Sunday 5th July 2015
Rob Southall led a couple of walks for Cymdeithas Twmbarlwm Society and the Friends of the Cwmcarn Forest Drive on the first Sundays of July and August.
The first walk was to the ruins of Llandderfel Chapel which is on the side of Mynydd Maen above Greenmeadow Cwmbran.
Considering it was such a lovely sunny day only half a dozen of us turned out for the walk but we were joined by a couple more along the way. As we walked, Rob regaled us with some interesting stories, fact and fiction.
Archaeologist David Standing met us half way through the walk, having made his way up from the Cwmbran side and he pointed out features of the ancient Monastery Groves he has been researching for his thesis on the area – before going on to give us the benefit of his knowledge on the Cahpel itself at Llanderfel.
We stopped for a while at the ruins to take in the atmosphere and take on board refreshments – unfortunately, as we sat there the skies turned black over the hillside and the heavens broke with an horrendous downpour – I for one was not properly prepared for this having not checked out the weather forecast before leaving home – a lesson to be learned for future expeditions.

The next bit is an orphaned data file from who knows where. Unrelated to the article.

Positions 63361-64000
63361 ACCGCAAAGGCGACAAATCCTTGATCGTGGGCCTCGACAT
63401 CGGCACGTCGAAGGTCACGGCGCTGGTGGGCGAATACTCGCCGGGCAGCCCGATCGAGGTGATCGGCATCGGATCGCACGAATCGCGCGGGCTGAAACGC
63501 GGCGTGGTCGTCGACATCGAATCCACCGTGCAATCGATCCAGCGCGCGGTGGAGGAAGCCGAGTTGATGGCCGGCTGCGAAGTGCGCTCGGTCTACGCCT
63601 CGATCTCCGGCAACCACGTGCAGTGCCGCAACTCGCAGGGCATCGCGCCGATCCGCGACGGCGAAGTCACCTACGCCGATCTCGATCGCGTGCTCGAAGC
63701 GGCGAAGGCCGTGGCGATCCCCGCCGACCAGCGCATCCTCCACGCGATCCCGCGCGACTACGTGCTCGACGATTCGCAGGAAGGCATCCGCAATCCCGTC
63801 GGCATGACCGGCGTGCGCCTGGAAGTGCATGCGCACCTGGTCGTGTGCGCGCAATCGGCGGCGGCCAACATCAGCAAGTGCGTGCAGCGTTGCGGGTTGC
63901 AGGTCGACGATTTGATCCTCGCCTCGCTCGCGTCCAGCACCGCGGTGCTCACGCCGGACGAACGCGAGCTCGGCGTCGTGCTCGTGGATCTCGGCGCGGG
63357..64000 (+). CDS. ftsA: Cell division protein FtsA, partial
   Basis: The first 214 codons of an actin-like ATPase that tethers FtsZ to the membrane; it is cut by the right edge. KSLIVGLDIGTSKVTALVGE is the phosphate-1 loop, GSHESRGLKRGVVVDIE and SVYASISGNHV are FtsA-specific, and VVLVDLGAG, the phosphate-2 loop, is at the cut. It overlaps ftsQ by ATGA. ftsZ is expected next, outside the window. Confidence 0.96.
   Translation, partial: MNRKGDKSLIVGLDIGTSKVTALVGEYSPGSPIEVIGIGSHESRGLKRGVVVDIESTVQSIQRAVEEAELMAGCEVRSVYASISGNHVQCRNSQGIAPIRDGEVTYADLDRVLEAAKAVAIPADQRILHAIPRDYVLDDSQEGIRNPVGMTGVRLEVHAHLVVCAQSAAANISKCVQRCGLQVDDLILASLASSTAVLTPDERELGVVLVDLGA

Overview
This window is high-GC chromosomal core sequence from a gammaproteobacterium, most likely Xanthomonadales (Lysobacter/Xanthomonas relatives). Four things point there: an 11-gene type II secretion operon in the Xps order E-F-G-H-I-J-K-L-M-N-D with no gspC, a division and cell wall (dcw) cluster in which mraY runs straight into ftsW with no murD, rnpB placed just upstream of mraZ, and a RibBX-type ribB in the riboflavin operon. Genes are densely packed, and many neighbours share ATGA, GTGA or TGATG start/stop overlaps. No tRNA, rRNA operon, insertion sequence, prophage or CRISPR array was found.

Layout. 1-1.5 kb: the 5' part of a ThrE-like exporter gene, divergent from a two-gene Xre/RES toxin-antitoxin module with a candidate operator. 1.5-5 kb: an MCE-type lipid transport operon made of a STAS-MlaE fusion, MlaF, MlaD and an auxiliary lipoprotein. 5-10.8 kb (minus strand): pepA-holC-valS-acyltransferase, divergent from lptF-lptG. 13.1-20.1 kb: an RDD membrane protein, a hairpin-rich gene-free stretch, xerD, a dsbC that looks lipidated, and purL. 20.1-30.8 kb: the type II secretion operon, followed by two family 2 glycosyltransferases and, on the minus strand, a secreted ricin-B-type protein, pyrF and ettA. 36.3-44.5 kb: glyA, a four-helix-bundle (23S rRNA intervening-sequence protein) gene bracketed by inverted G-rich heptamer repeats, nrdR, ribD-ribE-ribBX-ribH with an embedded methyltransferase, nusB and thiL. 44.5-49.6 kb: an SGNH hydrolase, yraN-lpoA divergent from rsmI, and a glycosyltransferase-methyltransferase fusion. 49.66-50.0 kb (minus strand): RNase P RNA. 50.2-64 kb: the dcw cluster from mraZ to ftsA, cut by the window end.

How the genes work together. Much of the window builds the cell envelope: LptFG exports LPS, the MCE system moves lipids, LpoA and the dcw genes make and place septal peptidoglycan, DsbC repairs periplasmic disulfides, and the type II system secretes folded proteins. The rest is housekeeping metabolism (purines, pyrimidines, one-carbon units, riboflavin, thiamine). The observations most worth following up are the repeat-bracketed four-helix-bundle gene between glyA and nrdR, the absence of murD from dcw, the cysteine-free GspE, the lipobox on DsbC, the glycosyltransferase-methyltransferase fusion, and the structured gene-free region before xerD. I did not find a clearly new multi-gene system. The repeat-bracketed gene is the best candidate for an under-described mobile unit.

The walk was about 6 miles in total and an easy gentle amble – apart from me getting a good soaking it was a most enjoyable day out and I can’t wait for the next one.
Below are a few photos from the days hike – including some of the grafitti we disappointingly found on the stone cairn at the starting point.
There might not be much of it left now but it was once a very important stopping point on the Pilgrims’ route to Penrhys. The chapel was dedicated to St Derfel, one of only two in Wales – the other being in Merionydd.
Derfel Gadarn was a warrior saint and according to legend was one of King Arthur’s Knights. He was a fascinating character and you read much more about him here – WalesOnline –
Professor Maddie Gray has also made a series of videos on the Pilgrims’ Way which takes in Llandderfel – click here to watch it on Youtube